While many in the industry are fighting to compete in the battle to the bottom, Orange has taken a slightly alternative route; entering the services arena.
That’s not to say Orange isn’t competing in the traditional telco market, it certainly is, however, according to Béatrice Felder, CEO for Orange Applications for Business, diversification is one of the true means of success for the telco.
Diversifying into the services arena is an ambition which we have seen in multiple telcos, but it seems Orange has cracked the formula. Felder overseeing a healthy smart cities business, but in Poland the team has launched a fully-fledged bank, the French team is currently tackling financial regulations in its domestic market after buying Groupama Banque (keep an eye out in the next couple of months for a launch), and in Romania the team are dabbling in energy as well.
Specifically in the smart cities arena, the team are taking a slightly alternative route. Although many telcos are targeting the pin-up cities of the world, places like London have so many different governing bodies and boroughs, getting one concise strategy for the entire city can be a nightmare. Tie onto that aging infrastructure the whole situation has the potential to be awkward.
“The infrastructure is no-where near ready to take on such projects and it is always going to be slow and painful, as you have to retrofit. There are cities in the Middle East and Asia who are getting it right first time. These are the projects we want to be involved in.”
Orange is chasing after new cities which are creeping up all over the world, or new districts which are being built. Marseille is a perfect example where work is underway to create a smart district which can be expanded to the rest of the city in time, but perhaps a bigger win is in Doha.
Orange Business Services recently signed a deal with Meeza , a Qatari managed services provider, to create a new smart city development in Doha, Qatar. Msheireb Downtown Doha is undergoing a complete regeneration project, allowing the pair to build the smart city from the ground up, with Meeza in charge of the infrastructure, and OBS dealing with everything else, such as the applications and the portals.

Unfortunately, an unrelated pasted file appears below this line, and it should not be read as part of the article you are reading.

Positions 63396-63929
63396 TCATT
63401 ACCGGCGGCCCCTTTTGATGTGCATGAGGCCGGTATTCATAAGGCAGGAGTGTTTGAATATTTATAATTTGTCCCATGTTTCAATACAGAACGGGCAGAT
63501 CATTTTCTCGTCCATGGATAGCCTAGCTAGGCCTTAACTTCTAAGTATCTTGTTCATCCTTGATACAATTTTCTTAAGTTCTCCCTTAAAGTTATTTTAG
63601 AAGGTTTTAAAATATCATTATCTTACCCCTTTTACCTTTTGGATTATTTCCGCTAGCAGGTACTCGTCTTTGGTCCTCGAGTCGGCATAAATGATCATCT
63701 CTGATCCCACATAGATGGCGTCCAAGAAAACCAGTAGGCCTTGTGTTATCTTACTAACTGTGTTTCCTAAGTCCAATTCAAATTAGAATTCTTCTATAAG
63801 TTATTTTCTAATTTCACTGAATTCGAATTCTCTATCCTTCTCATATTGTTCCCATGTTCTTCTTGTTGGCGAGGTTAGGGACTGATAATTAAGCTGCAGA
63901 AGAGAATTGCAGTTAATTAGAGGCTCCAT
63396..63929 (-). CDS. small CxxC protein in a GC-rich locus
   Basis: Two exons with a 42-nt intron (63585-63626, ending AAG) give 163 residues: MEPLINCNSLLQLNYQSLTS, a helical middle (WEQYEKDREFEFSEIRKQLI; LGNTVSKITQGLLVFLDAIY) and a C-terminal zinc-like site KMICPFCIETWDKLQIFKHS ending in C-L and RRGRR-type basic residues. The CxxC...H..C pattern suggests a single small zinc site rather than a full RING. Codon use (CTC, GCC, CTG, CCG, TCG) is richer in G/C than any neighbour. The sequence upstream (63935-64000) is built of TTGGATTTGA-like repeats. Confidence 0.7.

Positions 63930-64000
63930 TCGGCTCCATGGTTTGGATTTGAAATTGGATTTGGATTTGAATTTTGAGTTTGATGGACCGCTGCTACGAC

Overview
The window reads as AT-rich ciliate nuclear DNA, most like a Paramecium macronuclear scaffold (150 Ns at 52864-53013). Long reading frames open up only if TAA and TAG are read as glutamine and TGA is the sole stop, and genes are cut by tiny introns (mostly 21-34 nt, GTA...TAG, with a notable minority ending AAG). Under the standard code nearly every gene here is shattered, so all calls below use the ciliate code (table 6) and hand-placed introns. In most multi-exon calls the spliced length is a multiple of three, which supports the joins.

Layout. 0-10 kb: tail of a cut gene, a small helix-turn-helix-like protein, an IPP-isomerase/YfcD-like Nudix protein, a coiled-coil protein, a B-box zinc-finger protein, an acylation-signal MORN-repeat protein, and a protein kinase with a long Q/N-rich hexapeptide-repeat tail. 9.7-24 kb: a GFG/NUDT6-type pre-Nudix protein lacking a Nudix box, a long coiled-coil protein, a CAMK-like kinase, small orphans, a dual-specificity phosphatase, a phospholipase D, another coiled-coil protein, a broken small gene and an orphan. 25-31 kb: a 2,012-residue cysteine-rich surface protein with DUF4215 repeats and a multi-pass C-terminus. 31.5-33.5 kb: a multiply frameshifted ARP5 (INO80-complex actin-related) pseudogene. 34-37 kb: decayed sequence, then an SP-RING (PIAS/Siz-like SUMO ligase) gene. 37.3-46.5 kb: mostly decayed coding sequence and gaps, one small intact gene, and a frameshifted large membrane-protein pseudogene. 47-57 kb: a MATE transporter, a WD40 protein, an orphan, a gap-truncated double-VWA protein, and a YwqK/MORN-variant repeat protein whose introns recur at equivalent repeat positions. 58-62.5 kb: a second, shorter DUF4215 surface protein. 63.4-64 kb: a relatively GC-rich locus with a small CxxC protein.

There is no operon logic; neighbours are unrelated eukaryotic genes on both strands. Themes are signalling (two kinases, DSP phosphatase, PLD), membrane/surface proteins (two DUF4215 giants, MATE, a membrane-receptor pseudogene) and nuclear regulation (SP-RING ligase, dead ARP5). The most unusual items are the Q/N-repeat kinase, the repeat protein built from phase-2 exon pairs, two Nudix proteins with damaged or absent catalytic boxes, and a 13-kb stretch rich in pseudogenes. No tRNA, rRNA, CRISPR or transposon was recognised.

It’s quite a significant project with more than 500,000 sensors being installed in the city, covering a wide range of services from smart operation of buildings, to security and automated waste collection. Orange has also designed and operates a range of Smart Applications which will allow citizens to engage with community services and make online payments, as well as support smart energy management and data analytics services.
In places like Doha, one of the objectives of the smart city is to attract talent. Cities such as London or New York have no problem attracted talented youngsters or entrepreneurial businesses because of the city itself, but places like Doha have to work a bit harder as there isn’t the ‘celebrity’ appeal. A connected city is an attractive proposition for a digitally native organization which is looking to settle down and expand. London or New York can’t compete in this light.
Orange may be fighting against the tide in the traditional telco arena, much like the majority of its competitors, but it certainly has got a head start in the services segment.
With Amazon and Google launching smart home initiatives, have the telcos missed out on their chance to cash in on this market?
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